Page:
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When winter winds chill us to the bone, we bundle up in sweaters, down vests and fleece parkas. Wild animals, on the other hand, must endure the cold.
A mammal’s fur and its thick layers of fat provide insulation that conserves body heat. Fur is made of two kinds of hair: guard hairs and underfur. Guard hairs are long and glossy and lay over the shorter, duller, downier underfur. Guard hairs waterproof the animal’s coat by blocking moisture and keeping the underfur dry. They also protect the underfur from wear. Underfur traps air warmed by the animal’s body heat and insulates the animal from the frigid air outside.
In North America, the length and thickness of an animal’s fur is greatest sometime between November and March. This winter coat is referred to as “prime,” when the animal’s fur is prime. Its skin turns blue or creamy white. This occurs because the blood supply to the hair decreases and production of hair pigments stop.
In spring, mammals begin to shed their fur. Some species shed twice a year, in spring and fall, while others shed continuously from early summer through fall.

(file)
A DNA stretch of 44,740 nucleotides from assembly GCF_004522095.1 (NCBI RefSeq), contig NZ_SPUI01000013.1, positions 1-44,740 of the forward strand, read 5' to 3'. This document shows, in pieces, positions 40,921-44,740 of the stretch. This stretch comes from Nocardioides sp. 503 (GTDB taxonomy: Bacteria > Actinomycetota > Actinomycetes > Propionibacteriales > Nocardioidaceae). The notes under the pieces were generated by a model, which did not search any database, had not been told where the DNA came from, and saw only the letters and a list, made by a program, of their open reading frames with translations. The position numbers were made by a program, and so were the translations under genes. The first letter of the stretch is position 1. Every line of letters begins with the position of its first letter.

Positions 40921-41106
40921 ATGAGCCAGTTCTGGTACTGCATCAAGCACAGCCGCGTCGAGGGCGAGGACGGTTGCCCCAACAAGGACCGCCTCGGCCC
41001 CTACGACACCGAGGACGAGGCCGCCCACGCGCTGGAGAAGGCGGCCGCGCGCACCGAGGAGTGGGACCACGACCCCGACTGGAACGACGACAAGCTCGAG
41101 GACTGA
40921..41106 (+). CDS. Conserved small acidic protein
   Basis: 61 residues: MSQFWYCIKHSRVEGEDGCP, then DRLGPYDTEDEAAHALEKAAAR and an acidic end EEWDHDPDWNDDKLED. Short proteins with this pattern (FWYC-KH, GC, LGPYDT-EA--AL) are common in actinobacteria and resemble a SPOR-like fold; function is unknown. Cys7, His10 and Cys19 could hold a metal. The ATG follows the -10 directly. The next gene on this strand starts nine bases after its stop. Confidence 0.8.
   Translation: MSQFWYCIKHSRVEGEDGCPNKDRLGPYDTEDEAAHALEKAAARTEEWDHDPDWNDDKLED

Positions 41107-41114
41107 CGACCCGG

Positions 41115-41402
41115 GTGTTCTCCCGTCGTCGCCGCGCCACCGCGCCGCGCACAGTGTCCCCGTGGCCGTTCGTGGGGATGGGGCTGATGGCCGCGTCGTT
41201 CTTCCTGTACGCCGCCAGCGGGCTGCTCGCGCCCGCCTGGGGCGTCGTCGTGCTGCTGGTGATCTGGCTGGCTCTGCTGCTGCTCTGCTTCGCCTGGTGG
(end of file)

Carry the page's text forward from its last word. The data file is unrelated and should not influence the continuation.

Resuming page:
The Missouri Department of Conservation monitors the fur market using mandatory fur dealer transaction records, mandatory pelt registration of bobcats (since 1980) and river otters (since 1996), and information gathered at fur auctions.
To buy and sell fur in Missouri individuals must be issued a commercial permit from the MDC. The permit requirements include maintaining and submitting records of all fur transactions. Data collected from fur dealers gives MDC an estimate of furbearer harvest.
Missouri’s wild fur market has been monitored annually since 1940, with some information dating back to 1934. The number of Fur Dealer Permits issued by MDC peaked at 1,192 during the 1945-46 trapping and hunting season.
More information about mammals in Missouri can be found online at missouriconservation.org.
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